#1,104 – Can’t Re-Declare a Variable within a Nested Block

A declaration space is a region of code within which you can’t declare two entities having the same name.  

Defining a class creates a new declaration space, i.e. you can declare variables at the class level.

Defining a method creates a new declaration space, known as a local variable declaration space.  A block of code within that method creates a nested local variable declaration space.

It’s of course an error to declare two variables of the same name within a local variable declaration space.  It’s also an error to re-declare a variable of the same name in a nested local variable declaration space.

        public void MethodA()
        {
            int y = 1;
            string y = "oops";  // ERROR

            int x = 12;
            Console.WriteLine(12);

            if (DateTime.Now.DayOfWeek == DayOfWeek.Thursday)
            {
                // ERROR: Can't re-declare x within nested local variable declaration space
                double x = 4.2;
                Console.WriteLine(x);
            }
        }
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#720 – Location of Declarations within A Method Does Matter

When declaring members in a class, you can declare the members anywhere in the class, even placing a declaration after some code that references the declared member.

When you declare variables within a method, however, a variable must be declared before it is used.  Compiling the code below will result in a compile-time error, since the leadin variable in the method RevealNames is declared after it is used.

    public class Dog
    {
        public string Name { get; set; }

        public Dog(string name)
        {
            Name = name;
            secretName = "His Great Terribleness Mr. Bites-a-Lot";
        }

        public void RevealNames()
        {
            Console.WriteLine(leadin);
            Console.WriteLine(string.Format("{0} is really {1}", Name, secretName));
            string leadin = "Did you know?";
        }

        private string secretName;
    }

#719 – Location of Declarations within A Class Doesn’t Matter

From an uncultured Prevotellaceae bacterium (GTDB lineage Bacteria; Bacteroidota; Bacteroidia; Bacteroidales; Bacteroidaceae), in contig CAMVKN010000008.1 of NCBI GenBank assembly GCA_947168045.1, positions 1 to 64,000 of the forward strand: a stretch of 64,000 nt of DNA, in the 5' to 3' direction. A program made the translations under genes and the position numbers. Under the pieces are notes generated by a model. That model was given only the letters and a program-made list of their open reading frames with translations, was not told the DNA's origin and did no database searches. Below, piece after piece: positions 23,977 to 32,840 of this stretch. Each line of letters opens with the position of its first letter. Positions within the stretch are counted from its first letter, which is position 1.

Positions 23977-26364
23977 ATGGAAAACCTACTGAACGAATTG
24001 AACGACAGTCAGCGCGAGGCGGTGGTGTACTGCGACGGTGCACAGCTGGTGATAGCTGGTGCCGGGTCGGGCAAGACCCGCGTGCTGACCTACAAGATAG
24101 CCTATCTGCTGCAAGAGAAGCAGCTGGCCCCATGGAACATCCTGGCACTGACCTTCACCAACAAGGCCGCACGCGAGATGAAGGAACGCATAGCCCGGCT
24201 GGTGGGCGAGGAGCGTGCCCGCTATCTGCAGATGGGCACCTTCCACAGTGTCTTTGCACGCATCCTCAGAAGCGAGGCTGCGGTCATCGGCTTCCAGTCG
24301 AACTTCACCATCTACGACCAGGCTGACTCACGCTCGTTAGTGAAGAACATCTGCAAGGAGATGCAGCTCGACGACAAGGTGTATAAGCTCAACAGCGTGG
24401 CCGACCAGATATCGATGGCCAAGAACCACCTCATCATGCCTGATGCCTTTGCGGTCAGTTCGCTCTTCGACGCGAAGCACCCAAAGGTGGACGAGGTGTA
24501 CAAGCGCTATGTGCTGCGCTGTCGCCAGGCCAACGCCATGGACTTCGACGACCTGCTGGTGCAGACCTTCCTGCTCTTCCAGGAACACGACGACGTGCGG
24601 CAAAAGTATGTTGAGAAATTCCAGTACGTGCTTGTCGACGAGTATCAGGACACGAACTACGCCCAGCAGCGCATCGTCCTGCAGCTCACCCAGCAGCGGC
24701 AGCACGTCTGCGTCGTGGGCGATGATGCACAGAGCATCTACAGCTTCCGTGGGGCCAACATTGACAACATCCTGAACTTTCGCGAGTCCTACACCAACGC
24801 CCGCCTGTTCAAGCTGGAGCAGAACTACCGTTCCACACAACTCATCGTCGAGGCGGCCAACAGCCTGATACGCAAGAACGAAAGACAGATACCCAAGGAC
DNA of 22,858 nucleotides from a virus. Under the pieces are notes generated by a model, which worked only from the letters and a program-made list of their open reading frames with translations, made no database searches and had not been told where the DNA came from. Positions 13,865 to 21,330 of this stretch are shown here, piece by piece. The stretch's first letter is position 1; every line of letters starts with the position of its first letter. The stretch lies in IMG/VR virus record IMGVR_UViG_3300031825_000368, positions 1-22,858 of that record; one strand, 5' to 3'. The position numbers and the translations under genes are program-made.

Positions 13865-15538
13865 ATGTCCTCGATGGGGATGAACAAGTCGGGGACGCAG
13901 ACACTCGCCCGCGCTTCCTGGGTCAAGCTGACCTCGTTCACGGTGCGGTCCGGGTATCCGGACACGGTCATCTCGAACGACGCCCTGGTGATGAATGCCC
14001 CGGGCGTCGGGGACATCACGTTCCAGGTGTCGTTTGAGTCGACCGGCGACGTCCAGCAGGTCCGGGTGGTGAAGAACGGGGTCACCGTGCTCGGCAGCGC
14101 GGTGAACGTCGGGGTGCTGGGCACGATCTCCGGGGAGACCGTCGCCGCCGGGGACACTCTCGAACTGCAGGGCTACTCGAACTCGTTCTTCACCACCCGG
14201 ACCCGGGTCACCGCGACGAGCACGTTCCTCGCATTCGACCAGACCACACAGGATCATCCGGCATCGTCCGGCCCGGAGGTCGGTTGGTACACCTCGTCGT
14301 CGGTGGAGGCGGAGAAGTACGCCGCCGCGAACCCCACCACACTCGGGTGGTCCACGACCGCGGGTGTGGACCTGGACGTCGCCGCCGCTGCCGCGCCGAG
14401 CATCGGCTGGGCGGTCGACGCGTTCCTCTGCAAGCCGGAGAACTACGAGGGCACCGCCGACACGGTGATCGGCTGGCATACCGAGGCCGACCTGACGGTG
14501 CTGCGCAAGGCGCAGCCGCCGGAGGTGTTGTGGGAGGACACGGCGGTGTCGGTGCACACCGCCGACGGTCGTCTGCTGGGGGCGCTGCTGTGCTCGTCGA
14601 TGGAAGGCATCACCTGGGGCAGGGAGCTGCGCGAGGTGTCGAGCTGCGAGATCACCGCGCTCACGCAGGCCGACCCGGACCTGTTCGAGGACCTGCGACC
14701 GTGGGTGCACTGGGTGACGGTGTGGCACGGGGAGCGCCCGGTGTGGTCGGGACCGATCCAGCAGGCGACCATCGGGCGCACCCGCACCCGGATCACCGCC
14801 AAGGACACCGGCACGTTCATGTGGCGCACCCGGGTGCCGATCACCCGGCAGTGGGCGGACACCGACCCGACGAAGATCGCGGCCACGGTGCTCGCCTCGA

Within the code for a class, you can declare members either before or after they are used.

In the example below, the Name property is declared earlier in the class than it is used.  But the secretName field is declared after it is used.

    public class Dog
    {
        public string Name { get; set; }

        public Dog(string name)
        {
            Name = name;
            secretName = "His Great Terribleness Mr. Bites-a-Lot";
        }

        public void RevealNames()
        {
            Console.WriteLine(string.Format("{0} is really {1}", Name, secretName));
        }

        private string secretName;
    }

#708 – A Name Must Be Unique Within A Declaration Space

When you declare an element in C#, your declaration exists within a particular declaration space.  The declaration space is the context within which you can’t have two elements declared with the same name.

One example of a declaration space is a class–within a class, you cannot have more than one member with the same name, but you can have a member with the same name in a different class.  In the example below, we define a Name property in one class and a Name method in another class.

    public class Dog
    {
        public string Name { get; set; }
        public int Age { get; set; }

        // NO: We already have a "Name" member in this declaration space
        //public void Name()
        //{
        //}
    }

    public class Baby
    {
        public string BabyName { get; set; }

        public void Name(string newName)
        {
            BabyName = string.Format("Cute little {0}", newName);
        }
    }

#510 – Declaring More than One Local Variable On the Same Line

You typically declare a local variable by specifying its type, the name of the local variable and an optional initial value.

int j;
int i = 42;

You can declare more than one variable on the same line, as long as the variables all have the same type.  Each variable can optionally include an initialization.

int j, i = 42;      // Only i is assigned
string name = "Sean", motto = "Carpe Libri";
Dog d1, d2, d3;
Dog kirby = new Dog("Kirby", 12), jack = new Dog("Jack", 14);
dynamic thing1, thing2;

You can’t, however, declare multiple implicitly-typed variables on the same line.

            var i = 12, s = "Sean";   // Error: Implicitly-typed local variables cannot have multiple declarators